Saturday, August 23, 2014
World Apart: Wyclef Jean and "24 É Tan Pou Viv"
One of the difficulties I often have is deciding whether something is world music. Megan and I tend to be a bit expansive on our show when we pick music. Our criteria usually runs this way: 1) Is the artist from somewhere other than the United States? 2) If not, is the artist fit loosely into a world genre? and 3) Do we like it or does it have some reason that it should be heard?
This still creates some conundrums. Should we play the Finnish rockabilly band covering a Johnny Cash song? Is that world? Or, just because some American pop artist puts a few words of another language in a song or even allows an artist from another country to sing on a song, does that make it a world song? What about foreign bands that play rock, or blues, or jazz? We usually stay away from reggae, because the station has a reggae show, but there is a lively debate on whether reggae is considered world music. We have played songs with reggae beats in them, but usually if they are infused with other genres. Folk music comes from all countries, but is American folk world music? We usually stay away from that because there are at least a couple of folk shows on our station.
So, what often happens is that we play it by ear. We stick fairly firmly to other countries but throw in some American acts that meet our subjective criteria. If the song is of a genre like rock, jazz or blues even though it is from a foreign artist, we listen to it, read about it, and make some kind of decision. After all, we don't want to be totalitarian over what is considered world and global, and ultimately our shows have a good mix that sometimes stretches the boundaries of what can be called "world."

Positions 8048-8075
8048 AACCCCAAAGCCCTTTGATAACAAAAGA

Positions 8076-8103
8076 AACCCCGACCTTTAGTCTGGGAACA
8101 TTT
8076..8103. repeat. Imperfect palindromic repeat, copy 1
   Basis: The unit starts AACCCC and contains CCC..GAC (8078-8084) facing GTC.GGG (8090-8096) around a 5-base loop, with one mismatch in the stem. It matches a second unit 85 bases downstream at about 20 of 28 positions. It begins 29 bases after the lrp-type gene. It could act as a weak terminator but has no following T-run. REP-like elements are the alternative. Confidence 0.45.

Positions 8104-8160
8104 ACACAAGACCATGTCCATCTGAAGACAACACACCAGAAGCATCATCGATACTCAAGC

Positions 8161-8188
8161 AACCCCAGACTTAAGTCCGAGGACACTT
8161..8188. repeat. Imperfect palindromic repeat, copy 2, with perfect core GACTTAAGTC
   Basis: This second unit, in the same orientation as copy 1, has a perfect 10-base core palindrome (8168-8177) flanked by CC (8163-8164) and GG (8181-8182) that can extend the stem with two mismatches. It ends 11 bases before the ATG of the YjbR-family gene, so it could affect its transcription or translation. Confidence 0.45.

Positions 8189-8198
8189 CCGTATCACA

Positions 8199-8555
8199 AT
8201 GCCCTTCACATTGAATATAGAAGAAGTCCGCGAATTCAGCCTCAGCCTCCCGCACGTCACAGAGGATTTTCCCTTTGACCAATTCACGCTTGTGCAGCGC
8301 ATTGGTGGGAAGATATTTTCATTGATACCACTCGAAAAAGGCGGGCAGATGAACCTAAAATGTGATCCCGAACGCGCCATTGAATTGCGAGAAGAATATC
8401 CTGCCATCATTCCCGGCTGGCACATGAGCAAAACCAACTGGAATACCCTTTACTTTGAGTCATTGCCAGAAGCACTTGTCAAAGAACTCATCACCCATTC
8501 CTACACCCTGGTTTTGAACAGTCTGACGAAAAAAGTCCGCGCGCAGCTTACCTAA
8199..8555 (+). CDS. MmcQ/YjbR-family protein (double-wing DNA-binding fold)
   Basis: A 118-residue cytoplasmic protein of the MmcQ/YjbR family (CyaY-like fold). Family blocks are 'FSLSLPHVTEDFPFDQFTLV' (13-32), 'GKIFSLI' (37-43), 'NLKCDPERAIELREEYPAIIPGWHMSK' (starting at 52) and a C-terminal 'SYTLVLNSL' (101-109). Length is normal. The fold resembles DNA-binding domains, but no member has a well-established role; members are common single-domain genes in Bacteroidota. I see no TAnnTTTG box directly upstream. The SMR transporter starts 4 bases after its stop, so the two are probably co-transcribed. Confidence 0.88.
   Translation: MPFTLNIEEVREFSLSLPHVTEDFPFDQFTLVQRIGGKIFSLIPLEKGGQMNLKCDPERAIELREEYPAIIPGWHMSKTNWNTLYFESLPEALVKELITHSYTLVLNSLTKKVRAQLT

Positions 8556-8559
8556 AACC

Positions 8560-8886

While Wyclef Jean in some of his music would have us thinking about whether to include him, this song, 24 É Tan Pou Viv, would not make us hesitate. Wyclef Jean, despite his time spent in the United States as a part of the American pop music scene with The Fugees, is from Haiti and clearly identifies with his culture. He also clearly made this song to highlight Haiti and its culture. He is using a genre developed in the US, hip hip and rap, but he includes influences from the Caribbean and does his rapping in French creole (which I particularly like). So, we would (and did!) play this song on our show without any hesitations.
Multiple Grammy-winning artist Wyclef Jean first came to fame in the US music business, but this Haitian hip hop artist, actor, and politician is also a humanitarian who has established a foundation to aid his native country. Born in Haiti, he moved with his family to New Jersey in 1982. A founding member of The Fugees (their name was a reference to Haitian refugees), he rose to prominence with the rest of the band as they released highly successful albums in the 1990s. In the late 1990s, he embarked on a solo career and collaborated with other artists such as Youssou N'Dour, Earth Wind and Fire and Shakira. His foundation, Yéle Haiti, has aided in the aftermath of Hurricane Jeanne and the 2010 earthquake in Haiti. Additionally, in 2010 he made a bid to run for president of Haiti, but his candidacy was turned down by the Electoral Council because he did not meet minimum residency requirements. He has released 10 solo albums, with another in the works. 24 É Tan Pou Viv is from his 2004 album Welcome to Haiti: Creole 101.